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Quick and Healthy Recipes For Kids to Eat

By: Catherine Gough - Updated: 15 Sep 2012 | comments*Discuss
Healthy Eating Fast Food Junk Food

The huge rise in the popularity of junk and convenience food is partly down to our increasingly busy lifestyles – we just don’t have time to cook. But the idea that good food takes longer to make is little more than a myth. Of course some gourmet dishes can take many hours, but there are plenty of tasty, nutritious recipes that take just a few minutes to put together. Not only are they much healthier than ready meals – they taste miles better too!

Stock up the Cupboard

The secret to making good food quickly is having all the ingredients to hand. Stock up the cupboard with raw ingredients that keep for ages like pasta, noodles, rice and cous cous; cans of tomatoes, butter and kidney beans; tinned sardine, anchovy and mackerel fillets; nuts of various kinds; sauces, pickles and curry pastes.

Use the Freezer

Make full use of the freezer, but not to pack it with ready meals. Bread, rolls, naan, crumpets and pitta keep for weeks in the freezer; some need to be taken out the night before, while others can just be popped in the toaster when required. Fish fillets can often be cooked from frozen in the microwave in just a couple of minutes – coupled with a freshly cooked ratatouille-style sauce, some new potatoes and French beans, they make a delicious easy meal in less than half an hour. Meat keeps well in the freezer too and some (such as mince) may cook from frozen. Larger pieces of meat and oilier fish like salmon fillets will need defrosting overnight in the fridge. Peas, spinach and green beans all freeze excellently. Other veg like carrots, parsnips, potatoes and cabbage are better kept fresh in the fridge.

Fresh Ingredients

Of course, fresh foods lie at the heart of healthy eating, as they’re packed with vitamins and nutrients. If the fridge is stocked with fresh vegetables, milk, eggs and cheese and the cupboard and freezer are used for staples, there will always be the wherewithal to cook up something delicious in no time. Grow herbs like mint, basil and coriander on the windowsill from spring onwards or use freeze-dried during the winter.

Ideas for Quick Light Lunches

  • Cheese on toast with a little mustard, garnished with sliced tomato and basil
  • Crumpets (take out of the freezer and pop in the toaster) topped with haddock (microwave or poach in milk) and poached eggs, garnished with basil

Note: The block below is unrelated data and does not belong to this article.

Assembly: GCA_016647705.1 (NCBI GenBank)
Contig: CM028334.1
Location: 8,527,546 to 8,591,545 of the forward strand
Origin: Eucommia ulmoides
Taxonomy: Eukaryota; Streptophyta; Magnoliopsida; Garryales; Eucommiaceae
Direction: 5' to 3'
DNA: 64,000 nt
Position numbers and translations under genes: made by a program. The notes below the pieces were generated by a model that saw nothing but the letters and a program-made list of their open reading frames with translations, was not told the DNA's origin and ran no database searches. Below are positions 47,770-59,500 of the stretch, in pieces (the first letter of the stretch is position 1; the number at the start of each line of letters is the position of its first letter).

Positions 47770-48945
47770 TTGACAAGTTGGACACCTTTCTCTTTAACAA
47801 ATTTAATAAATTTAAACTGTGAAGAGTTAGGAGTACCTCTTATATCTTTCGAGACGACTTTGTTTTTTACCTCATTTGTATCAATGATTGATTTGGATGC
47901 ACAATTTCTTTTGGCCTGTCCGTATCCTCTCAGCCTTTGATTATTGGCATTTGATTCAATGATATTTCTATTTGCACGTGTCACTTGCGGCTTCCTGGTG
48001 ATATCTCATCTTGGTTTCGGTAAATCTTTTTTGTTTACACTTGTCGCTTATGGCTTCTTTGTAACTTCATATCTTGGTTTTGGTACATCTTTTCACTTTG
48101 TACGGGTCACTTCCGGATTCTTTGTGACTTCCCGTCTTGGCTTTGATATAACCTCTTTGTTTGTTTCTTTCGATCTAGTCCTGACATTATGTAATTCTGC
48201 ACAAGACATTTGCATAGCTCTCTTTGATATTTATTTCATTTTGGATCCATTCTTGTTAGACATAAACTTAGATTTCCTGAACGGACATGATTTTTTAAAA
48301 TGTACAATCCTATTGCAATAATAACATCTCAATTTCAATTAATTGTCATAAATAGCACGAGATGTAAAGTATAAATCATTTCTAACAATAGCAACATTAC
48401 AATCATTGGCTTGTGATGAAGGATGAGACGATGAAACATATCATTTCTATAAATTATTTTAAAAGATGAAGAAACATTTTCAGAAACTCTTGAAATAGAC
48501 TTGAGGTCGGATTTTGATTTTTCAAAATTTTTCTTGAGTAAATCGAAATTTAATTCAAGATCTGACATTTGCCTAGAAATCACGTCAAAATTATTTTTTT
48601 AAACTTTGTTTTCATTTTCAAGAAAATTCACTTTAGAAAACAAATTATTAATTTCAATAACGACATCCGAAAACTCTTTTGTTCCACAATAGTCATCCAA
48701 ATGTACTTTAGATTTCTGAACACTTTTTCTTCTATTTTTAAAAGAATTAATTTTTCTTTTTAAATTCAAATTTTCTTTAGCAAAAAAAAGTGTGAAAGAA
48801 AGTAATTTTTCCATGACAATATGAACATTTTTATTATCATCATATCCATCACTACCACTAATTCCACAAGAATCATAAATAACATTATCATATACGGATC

• Mini-pizzas made from toasted French bread or ciabatta, with sautéed tomatoes, onions, mushrooms, courgettes and peppers piled high, topped with grated cheese and flashed under the grill
  • Bagels with smoked salmon and low-fat cream cheese, served with a cucumber and tomato salad
  • Pancakes filled with a Mexican style bean chilli (sautéed onions, garlic and green pepper, fresh or dried chilli, a tin of kidney beans, tomato puree) and grated cheese
  • Boiled eggs with buttered soldiers and a glass of orange juice

Something More Substantial

  • Grilled or lamb cutlets with cous-cous (soak for ten minutes in boiling hot stock, then add to some sautéed onions, season and squeeze in a drop of lemon) and broccoli spears
  • Fifteen-minute chicken casserole (pan fry chicken pieces with onions, garlic, mushrooms and peppers, add some chopped tomatoes, stir in some natural yoghurt or fromage frais to finish, and garnish with a handful of fresh herbs). Serve with baby vegetables and new potatoes.
  • Fish fillets with parsley or cheese sauce (if the fish was poached in milk, use the cooking liquid to make the sauce), served with buttered wholemeal bread and peas
  • Pasta with pesto sauce, chopped walnuts and fresh basil, served with a crunchy green salad
  • Vegetable curry (sauté some onions, add cooked vegetables – cauliflower, broccoli, potato, mushrooms, okra, parsnips and carrots are all good – and continue to fry for a few more minutes. Stir in ready-made curry paste) served with pilau rice (10 minutes) or naan bread and raita (natural yoghurt with grated cucumber and mint). Add cooked meat or prawns for a change.


It’s tempting to buy commercially-made desserts or eat a chocolate bar after a meal. But they’re packed with sugar and fat, so try some quick alternatives made at home instead. They don’t completely cut out sugar and fat of course, but at least the amount can be controlled and there are no artificial ingredients:
  • Bananas with chopped dates, raisins or crystallised ginger, a blob of natural yoghurt and a little grated chocolate or sieved cocoa powder
  • Strawberries, cherries or plums with a square of shortbread
  • Crackers, cheese and grapes
  • Raspberries with fromage frais, drizzled with honey and chopped walnuts
  • Apple puree with cinnamon and vanilla ice cream

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